But (it is said) there is anatomical evidence of the superior mental capacity of men compared with women: they have larger brains...If it is inferred merely because a woman's bodily frame generally is of less dimensions than a man's, this criterion would lead to strange consequences. A tall and large-boned man must on this showing be wonderfully superior in intelligence to a small man, and an elephant or a whale must prodigiously excel mankind.
That just tickles my funny bone.

For those of you who want the down and dirty and as such skip to the last paragraph of a review (this is probably more discussion than review but there you have it), what you really need to know is that this essay is extremely accessible because of its clarity, important because of its subject matter, and entertaining because of the bits of snark. In other words, buy it.

Question: If anyone else has read this, I would love to hear which parts really stuck out to you.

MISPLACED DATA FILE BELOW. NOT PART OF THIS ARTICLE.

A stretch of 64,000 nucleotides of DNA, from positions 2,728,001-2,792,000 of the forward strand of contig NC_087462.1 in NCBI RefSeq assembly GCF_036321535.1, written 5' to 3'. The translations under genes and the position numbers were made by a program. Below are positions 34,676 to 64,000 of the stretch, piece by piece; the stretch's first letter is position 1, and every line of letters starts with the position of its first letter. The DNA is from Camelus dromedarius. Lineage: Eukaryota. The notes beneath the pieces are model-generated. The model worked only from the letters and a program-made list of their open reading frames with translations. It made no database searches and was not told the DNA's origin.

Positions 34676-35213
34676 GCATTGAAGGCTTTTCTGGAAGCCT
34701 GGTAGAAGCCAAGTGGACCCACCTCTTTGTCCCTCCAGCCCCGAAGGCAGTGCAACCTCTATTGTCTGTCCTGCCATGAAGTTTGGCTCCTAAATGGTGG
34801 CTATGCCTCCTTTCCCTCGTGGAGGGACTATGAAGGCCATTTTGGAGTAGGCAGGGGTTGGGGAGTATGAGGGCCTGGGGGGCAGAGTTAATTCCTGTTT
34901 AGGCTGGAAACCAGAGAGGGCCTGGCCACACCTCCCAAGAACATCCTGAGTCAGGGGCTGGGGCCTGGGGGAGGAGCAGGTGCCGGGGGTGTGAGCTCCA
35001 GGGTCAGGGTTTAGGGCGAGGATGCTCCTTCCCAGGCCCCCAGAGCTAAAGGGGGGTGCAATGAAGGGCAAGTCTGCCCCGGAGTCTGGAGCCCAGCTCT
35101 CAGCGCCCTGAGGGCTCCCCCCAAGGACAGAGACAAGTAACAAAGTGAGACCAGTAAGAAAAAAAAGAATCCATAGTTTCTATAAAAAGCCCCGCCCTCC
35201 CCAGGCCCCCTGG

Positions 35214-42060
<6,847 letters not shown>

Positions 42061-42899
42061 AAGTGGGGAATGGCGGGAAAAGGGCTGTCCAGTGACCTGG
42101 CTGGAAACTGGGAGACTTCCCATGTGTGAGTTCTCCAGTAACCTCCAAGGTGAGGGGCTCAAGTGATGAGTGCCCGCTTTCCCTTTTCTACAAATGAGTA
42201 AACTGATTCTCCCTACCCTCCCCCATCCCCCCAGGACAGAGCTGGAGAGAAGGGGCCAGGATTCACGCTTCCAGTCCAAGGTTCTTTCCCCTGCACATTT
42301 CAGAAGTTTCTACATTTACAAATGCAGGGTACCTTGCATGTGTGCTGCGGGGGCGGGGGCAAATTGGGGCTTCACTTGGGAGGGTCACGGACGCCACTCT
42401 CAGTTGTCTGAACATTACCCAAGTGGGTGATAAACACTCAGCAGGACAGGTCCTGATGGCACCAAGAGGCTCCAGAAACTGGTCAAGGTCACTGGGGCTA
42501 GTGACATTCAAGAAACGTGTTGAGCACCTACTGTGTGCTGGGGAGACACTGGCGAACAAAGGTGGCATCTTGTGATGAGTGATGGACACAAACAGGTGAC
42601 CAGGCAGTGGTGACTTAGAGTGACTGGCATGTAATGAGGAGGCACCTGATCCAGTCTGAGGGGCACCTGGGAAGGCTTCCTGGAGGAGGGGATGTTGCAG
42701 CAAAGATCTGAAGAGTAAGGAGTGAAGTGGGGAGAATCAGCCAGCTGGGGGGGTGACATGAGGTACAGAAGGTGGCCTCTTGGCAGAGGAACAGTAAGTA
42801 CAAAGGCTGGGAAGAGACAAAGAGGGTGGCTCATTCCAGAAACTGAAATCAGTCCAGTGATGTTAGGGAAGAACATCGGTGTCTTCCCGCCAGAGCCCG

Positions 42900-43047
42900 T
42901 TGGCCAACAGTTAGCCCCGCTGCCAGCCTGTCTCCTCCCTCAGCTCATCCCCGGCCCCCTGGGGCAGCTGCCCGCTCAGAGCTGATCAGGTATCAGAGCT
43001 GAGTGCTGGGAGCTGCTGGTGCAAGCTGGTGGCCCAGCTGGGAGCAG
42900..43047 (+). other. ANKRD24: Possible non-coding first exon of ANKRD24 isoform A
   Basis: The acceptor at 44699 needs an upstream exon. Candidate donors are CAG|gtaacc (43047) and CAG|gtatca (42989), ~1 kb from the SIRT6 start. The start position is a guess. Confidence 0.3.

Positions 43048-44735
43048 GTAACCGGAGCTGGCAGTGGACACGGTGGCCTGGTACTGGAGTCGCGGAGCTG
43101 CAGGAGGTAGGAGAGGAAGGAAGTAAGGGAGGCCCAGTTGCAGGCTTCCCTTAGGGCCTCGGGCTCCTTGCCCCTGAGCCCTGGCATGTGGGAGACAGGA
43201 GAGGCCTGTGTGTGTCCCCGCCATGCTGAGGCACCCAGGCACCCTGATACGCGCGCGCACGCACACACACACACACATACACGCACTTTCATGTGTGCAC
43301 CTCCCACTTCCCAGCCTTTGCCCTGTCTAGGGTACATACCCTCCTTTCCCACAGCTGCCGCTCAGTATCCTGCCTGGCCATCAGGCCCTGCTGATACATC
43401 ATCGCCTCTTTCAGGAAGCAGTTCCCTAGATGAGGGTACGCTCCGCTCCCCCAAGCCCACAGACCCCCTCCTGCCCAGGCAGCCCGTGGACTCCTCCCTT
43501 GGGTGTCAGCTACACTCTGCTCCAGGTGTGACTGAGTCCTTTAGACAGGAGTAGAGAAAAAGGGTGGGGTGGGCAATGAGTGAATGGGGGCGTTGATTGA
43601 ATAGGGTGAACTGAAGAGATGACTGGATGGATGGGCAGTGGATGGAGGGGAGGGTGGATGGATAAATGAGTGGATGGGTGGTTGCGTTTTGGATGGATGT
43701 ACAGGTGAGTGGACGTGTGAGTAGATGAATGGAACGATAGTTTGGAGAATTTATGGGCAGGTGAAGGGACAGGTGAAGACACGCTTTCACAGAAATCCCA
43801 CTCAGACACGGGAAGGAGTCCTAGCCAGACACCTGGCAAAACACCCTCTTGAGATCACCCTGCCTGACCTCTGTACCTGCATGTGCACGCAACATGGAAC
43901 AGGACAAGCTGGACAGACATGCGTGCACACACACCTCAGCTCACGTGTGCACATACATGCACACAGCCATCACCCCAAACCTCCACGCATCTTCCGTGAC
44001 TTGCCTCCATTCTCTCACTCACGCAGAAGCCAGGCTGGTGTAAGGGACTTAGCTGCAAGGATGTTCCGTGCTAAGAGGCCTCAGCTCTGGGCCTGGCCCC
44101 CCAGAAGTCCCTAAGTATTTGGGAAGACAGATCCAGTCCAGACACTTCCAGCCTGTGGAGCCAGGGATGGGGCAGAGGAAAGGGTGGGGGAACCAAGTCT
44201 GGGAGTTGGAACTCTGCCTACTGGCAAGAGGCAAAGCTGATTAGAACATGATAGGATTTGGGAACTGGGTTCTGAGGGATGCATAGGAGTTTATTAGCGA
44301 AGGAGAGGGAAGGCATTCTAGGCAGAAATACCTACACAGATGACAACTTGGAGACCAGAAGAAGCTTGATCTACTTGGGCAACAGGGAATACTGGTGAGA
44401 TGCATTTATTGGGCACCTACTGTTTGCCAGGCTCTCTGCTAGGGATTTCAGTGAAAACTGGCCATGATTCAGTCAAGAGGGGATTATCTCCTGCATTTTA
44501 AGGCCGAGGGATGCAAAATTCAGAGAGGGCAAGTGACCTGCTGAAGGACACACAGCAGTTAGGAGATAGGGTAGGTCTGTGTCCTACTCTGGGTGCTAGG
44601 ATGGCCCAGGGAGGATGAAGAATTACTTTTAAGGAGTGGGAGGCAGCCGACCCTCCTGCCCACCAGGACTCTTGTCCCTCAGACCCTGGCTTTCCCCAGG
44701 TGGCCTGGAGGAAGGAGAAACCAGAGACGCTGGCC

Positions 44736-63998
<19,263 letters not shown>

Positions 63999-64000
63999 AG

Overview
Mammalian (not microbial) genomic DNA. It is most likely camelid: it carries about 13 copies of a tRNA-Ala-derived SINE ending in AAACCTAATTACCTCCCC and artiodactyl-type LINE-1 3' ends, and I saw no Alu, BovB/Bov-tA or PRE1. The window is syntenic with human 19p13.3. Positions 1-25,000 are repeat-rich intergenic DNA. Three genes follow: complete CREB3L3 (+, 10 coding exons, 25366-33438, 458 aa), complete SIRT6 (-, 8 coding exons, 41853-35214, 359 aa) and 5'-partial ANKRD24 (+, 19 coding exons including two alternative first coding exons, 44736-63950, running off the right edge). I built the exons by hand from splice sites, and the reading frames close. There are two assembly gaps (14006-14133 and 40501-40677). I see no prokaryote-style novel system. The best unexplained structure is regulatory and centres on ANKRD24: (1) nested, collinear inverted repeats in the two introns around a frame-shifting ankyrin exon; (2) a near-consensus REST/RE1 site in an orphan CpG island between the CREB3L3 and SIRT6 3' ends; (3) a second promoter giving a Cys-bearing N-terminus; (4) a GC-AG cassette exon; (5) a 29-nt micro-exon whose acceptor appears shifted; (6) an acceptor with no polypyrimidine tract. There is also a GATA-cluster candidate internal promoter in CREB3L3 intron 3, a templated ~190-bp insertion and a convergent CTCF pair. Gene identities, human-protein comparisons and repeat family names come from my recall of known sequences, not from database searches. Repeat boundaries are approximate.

1. You know, the elephant and whale analogy was quite frequently used by feminists at the time! I came across it again in Sexual Science. I wonder if it originated with Mill? Anyway, excellent analysis, Trisha!

  2. Excellent. The whole time I was reading your review, I was thinking how "radical" this would be in places like Afghanistan, et. al.

  3. I have been reading the reviews of this book with curiosity, but had been afraid that it would be a bit inaccessible. It sounds like you don't think it is, which empowers me to try this one for myself. I really liked the quotes you used to illustrate your review, and think that I probably shouldn't be intimidated by this one!

  4. ... and I was thinking of how radical this was in 1869. I'm impressed!

  5. Great points. I especially like the last bits you excerpted. Funny.

    I think you're probably right about the comparison with slavery, though I can see how some might find it problematic.

  6. My favorite comic relief was that line about how the stupidest of men are allowed to enter any profession they choose, while intelligent women are barred. Look around people, said Mill, is there really such an abundant supply of talented men in politics?